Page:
planning board:
A planning board is used to track the progress of an agile develoment project. After iteration planning, stories are written on cards and pinned up in priority order on a planning board located in the development area. Development progress is marked on story cards during the week and reviewed daily.

planning game:
A planning game is a meeting attended by both IT and business teams that is focused on choosing stories for a release or iteration. Story selection is based upon which estimates of which stories will provide the most business value given development estimates.

planning poker:
Planning poker is a team building activity for achieving group consensus. It is used by agile software development teams to estimate how long a certain amount of work will take to complete.

product backlog grooming:
Product backlog grooming, also called product backlog refining, is an Agile software development process in which the development team revisits a product backlog that has been pre-defined by the team's facilitator.

product owner:
Product owner is a scrum development role for a person who represents the business or user community and is responsible for working with the user group to determine what features will be in the product release.

project planning:
Project planning is a discipline for stating how to complete a project within a certain timeframe, usually with defined stages, and with designated resources.

release:
A release is a deployable software package that is culmination of several iterations of development. Releases can be made before the end of an iteration.

release management:
Release management is a software engineering process intended to oversee the development, testing, deployment and support of software releases. The practice of release management combines the general business emphasis of traditional project management with a detailed technical knowledge of the systems development lifecycle (SDLC) and IT Infrastructure Library (ITIL) practices.

release plan:
A release plan is an evolving flowchart that describes which features will be delivered in upcoming releases. Each story in a release plan has a rough size estimate associated with it.

rescoring:
Rescoring is an Agile software development process in which the development team revisits a pre-defined list of user stories to review story point scores and adjust them up or down based on what the team has learned in previous development iterations.

scrum:
Scrum is an agile software development model based on multiple small teams working in an intensive and interdependent manner.

scrum master:
A scrum master is the facilitator for a product development team that uses scrum. The scrum master manages the process for how information is exchanged.

scrum sprint:
In product development, a scrum sprint is a set period of time during which specific work has to be completed and made ready for review. Each sprint begins with a planning meeting. During the meeting, the product owner (the person requesting the work) and the development team agree upon exactly what work will be accomplished during the sprint.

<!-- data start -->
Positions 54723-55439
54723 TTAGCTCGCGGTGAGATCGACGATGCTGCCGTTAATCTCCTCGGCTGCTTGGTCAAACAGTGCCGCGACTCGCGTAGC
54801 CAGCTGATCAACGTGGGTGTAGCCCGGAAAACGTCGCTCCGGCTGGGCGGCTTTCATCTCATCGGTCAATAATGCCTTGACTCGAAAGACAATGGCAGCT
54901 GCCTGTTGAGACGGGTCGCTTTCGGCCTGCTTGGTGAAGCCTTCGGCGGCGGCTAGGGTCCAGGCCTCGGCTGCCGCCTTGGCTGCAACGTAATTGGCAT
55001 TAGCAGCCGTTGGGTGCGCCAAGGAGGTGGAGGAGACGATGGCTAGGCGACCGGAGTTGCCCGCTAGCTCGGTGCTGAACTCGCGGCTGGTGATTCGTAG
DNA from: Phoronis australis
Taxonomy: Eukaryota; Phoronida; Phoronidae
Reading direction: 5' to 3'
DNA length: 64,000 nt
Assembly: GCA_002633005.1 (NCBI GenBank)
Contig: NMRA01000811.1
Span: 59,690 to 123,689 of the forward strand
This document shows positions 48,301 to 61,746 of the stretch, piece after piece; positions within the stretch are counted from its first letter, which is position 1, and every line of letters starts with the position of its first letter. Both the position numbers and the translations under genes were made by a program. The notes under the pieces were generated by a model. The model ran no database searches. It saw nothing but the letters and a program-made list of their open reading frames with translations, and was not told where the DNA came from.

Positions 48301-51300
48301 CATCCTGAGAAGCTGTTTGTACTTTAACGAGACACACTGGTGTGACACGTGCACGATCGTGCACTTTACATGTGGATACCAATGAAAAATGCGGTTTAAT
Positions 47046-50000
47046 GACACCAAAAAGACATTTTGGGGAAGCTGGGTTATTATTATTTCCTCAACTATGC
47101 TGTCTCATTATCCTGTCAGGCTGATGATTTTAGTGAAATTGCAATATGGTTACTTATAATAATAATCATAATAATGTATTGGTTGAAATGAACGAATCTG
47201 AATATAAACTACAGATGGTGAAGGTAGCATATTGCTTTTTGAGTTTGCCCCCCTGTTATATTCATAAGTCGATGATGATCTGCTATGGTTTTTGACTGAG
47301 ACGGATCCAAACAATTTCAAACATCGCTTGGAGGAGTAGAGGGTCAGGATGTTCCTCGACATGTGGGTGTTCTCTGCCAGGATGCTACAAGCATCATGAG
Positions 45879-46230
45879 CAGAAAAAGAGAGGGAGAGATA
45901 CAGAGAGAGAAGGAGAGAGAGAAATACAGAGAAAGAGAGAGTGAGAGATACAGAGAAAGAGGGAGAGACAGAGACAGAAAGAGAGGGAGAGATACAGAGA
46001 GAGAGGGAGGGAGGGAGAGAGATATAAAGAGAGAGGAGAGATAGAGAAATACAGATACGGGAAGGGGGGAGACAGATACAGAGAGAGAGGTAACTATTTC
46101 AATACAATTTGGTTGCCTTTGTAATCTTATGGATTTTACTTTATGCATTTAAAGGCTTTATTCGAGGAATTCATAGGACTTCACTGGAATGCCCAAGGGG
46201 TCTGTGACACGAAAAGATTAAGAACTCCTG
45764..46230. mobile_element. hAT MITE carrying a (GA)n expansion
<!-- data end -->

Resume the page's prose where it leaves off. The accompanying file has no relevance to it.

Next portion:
self-directed work team (SDWT):
A self-directed work team (SDWT) is a group of people, usually employees in a company, who combine different skills and talents to work without the usual managerial supervision toward a common purpose or goal.

skunkworks:
A skunkworks (also known as Skunk Works) is a small group of people who work on a project in an unconventional way. The group's purpose is to develop something quickly with minimal management constraints.

spike:
A spike is a story that cannot be estimated until a development team runs a time-boxed investigation. The output of a spike story is an estimate for the original story.

stand-up:
A stand-up is a daily progress meeting, traditionally held within a development area. Business customers may attend for the purpose of gathering information. The term “standup” is derived from the way it is run all attendees must remain standing to keep it short and the team engaged.

story:
A story is a particular business need assigned to the software development team. Stories must be broken down into small enough components that they may be delivered in a single development iteration.

timebox:
A timebox is a defined period of time during which a task must be accomplished. Timeboxes are commonly used in agile software development to manage software development risk. Development teams are repeatedly tasked with producing a releasable improvement to software, timeboxed to a specific number of weeks.

velocity:
Velocity is the budget of story units available for planning the next iteration of a development project. Velocity is based on measurements taken during previous iteration cycles. Velocity is calculated by adding the original estimates of the stories that were successfully delivered in an iteration.

WAG:
A WAG (wild-ass guess) is an estimate for how long it will take to complete a project. Because WAGS are simply guesses, they can be very difficult to substantiate.

whole-team approach:
The whole-team approach, also called the team-based approach, is a style of project management in which everyone on the project team is held equally responsible for the quality and success of the project. The term is often used in agile software development, lean production and creative teams in advertising and other media.

wiki:
A wiki is a server program that allows users to collaborate in forming the
content of a Web site. With a wiki, any user can edit the site content, including other users’ contributions, using a regular Web browser.

xenodochial:
Xenodochial is an adjective describing something – such as a person, place or software application -- that is friendly to strangers. In agile software development, any project manager or architect must be xenodochial to be able to deal fairly and reasonably with many different stakeholders and customers.

This was last updated in March 2012
Posted by: Margaret Rouse